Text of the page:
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Family hosts blood drive in memory of father

Throughout his life, Ed Sturm of New Ulm was known for his witty one-liners and his unwavering passion to help others. The 68-year-old served in the U.S. Army, worked for New Ulm Manufacturing and Caterpillar, and later was as a truck driver.

His life ended following a long battle with cancer in 2020.

To honor his legacy of helping others, his wife and daughter are hosting an American Red Cross blood drive in his memory on August 5. Family and friends have rallied to show their support and have filled all of the donation appointments.

“We are thrilled with the outpouring of support,” said his daughter, Rachel Sturm. “Everyone thinks it’s a great way to remember him, because they knew his long journey and how much he struggled.

“Blood donation is an easy way for people to help and give more time to another family going through the same situation.”

Sturm was first diagnosed in November 2012 with multiple myeloma, a type of blood cancer that affects plasma cells — crowding out the normal plasma cells that help fight infection.

After a stem cell transplant in April 2013, Sturm’s cancer went into remission but returned in 2015.

In March of 2019, their worst fear came true when Sturm was diagnosed with another form of cancer: myelodysplastic syndrome, in which healthy blood cells die in the bone marrow or just after entering the bloodstream.

From March 2019 through March 2020, while trying to deal with the two different cancers, Sturm was in the emergency room multiple times getting blood transfusions because his hemoglobin dropped to dangerously low levels.

But there wasn’t always blood on the shelves when he needed it.

His wife, Jean Sturm, recalls writing in his Caring Bridge journal in March 2020 that Ed had to wait for blood when donations declined during the pandemic. He was moved to the University of Minnesota Medical Center to help ensure blood products would be more readily available.

“Cancer is a very physically & emotionally draining disease and having to worry about blood availability is just one more burden piled on,” said Jean.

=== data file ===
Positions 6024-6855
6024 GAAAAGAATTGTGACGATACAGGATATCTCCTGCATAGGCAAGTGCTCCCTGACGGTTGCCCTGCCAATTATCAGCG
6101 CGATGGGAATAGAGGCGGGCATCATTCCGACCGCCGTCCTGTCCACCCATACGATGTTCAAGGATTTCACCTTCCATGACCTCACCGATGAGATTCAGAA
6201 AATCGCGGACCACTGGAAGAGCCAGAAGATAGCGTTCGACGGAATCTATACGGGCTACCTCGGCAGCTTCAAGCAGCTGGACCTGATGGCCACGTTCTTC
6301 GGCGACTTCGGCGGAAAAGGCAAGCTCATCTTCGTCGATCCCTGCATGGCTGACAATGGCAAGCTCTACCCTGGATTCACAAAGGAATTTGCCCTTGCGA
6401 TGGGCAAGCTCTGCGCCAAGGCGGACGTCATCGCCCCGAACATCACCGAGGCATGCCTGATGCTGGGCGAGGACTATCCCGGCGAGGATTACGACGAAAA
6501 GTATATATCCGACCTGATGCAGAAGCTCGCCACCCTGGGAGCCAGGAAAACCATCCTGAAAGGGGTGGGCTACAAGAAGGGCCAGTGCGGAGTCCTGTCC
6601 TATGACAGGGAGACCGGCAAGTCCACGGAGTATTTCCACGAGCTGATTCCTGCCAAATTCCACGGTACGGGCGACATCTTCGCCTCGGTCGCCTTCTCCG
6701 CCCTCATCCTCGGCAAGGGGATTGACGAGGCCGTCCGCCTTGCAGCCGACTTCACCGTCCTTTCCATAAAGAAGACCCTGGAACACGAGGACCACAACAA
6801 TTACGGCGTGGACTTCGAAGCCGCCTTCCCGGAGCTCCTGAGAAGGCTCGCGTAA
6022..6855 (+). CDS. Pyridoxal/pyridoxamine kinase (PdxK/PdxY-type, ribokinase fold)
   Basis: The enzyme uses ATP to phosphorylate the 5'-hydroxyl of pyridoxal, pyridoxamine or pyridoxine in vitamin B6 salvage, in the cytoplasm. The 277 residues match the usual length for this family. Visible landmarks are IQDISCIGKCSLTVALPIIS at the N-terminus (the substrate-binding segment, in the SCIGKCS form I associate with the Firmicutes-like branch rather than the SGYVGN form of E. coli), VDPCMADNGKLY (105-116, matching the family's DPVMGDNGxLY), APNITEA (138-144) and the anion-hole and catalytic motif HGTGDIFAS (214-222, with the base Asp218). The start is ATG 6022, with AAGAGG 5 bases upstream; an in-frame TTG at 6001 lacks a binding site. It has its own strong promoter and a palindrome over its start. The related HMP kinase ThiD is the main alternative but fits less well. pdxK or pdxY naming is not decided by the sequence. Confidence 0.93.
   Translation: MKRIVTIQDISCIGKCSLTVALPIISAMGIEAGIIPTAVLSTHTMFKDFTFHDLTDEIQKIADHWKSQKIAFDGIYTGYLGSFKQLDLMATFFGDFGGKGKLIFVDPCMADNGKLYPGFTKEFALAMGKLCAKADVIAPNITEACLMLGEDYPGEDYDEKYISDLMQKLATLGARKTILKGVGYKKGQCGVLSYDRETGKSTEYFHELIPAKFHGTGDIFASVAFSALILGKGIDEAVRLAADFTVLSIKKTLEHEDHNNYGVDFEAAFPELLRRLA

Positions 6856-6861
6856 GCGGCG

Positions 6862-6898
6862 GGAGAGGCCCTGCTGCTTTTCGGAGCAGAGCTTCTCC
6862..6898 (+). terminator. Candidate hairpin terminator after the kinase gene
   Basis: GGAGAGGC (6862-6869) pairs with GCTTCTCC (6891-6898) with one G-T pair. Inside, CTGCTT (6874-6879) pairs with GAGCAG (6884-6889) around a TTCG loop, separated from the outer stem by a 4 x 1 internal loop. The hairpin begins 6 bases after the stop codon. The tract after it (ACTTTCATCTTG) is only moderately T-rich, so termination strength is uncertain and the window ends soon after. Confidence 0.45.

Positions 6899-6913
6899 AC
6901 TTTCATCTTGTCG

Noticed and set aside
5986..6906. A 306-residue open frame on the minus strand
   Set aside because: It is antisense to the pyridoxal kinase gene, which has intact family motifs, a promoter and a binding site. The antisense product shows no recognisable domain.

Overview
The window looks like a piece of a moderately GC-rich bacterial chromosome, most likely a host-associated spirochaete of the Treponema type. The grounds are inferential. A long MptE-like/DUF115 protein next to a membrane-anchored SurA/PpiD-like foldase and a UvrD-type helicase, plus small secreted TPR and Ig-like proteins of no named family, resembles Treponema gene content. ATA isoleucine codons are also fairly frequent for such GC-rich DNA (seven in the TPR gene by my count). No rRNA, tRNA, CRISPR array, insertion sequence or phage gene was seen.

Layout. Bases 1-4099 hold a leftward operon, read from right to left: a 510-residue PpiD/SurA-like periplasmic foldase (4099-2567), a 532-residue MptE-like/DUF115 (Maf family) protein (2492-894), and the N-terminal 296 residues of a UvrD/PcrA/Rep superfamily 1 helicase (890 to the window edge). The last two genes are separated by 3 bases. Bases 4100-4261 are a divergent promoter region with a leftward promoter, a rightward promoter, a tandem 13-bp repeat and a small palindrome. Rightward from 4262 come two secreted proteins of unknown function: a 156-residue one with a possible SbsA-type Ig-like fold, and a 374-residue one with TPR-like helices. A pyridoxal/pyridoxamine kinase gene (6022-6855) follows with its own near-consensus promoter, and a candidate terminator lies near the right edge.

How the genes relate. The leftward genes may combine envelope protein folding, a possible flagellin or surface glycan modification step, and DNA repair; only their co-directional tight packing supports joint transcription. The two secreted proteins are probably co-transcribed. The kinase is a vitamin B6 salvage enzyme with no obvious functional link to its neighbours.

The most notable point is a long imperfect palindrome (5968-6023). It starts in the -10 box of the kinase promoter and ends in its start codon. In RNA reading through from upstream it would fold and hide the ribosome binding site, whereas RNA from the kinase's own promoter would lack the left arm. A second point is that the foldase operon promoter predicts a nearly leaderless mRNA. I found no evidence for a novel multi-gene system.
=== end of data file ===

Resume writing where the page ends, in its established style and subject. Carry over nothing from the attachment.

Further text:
In total, Sturm received 72 units of blood and 41 units of platelets. “These transfusions gave him the strength and endurance to withstand the chemotherapy and gave him more time with us,” said his daughter. “It was eye-opening to us that one person would need so much blood. I didn’t realize how important blood donation was until my dad got sick and needed it.”

Blood and platelets play a critical role in the treatment of cancer and other chronic diseases, as well as traumatic injuries. Patients fighting cancer need more blood than patients fighting any other disease, using nearly one-quarter of the nation’s blood supply. Healthy donors are needed now to ensure that patients have lifesaving blood products available for cancer treatment, emergencies and everyday medical treatments.

To inspire donors and to help pay it forward, Jean and Rachel will both be donating blood in honor of Ed at this drive where Jean will reach her 100th donation milestone! They hope to continue hosting blood drives in Ed’s memory annually.

Everyone can support families affected by cancer and help to prevent a blood shortage this summer so help ensure blood transfusions aren’t delayed. To book a time to give at an upcoming drive, download the Red Cross Blood Donor App, visit RedCrossBlood.org or call 1-800-RED CROSS (1-800-733-2767).

There are multiple upcoming blood drives in the New Ulm area that still have open appointments, including:

•Olivia: Aug. 1 from noon-6 p.m. at St. Aloysius Catholic Church-Jubilee Center, 302 S 10th St.

•New Ulm: Aug. 31 from 1-7 p.m. at New Ulm Civic Center ice rink, 1212 N Franklin St.

•New Ulm: Sept. 1 from noon-6 p.m. at New Ulm Civic Center ice rink, 1212 N Franklin St.

•New Ulm: Sept. 2 from 8:30 a.m.-1:30 p.m., New Ulm Civic Center ice rink, 1212 N Franklin St.

How to donate blood

All blood types are needed to ensure a reliable supply for patients. A blood donor card or driver’s license or two other forms of identification are required at check-in. Individuals who are 17 years of age in most states (16 with parental consent where allowed by state law), weigh at least 110 pounds and are in generally good health may be eligible to donate blood. High school students and other donors 18 years of age and younger also have to meet certain height and weight requirements.

Blood and platelet donors can save time at their next donation by using RapidPass to complete their pre-donation reading and health history questionnaire online, on the day of their donation, before arriving at the blood drive. To get started, follow the instructions at RedCrossBlood.org/RapidPass or use the Blood Donor app.

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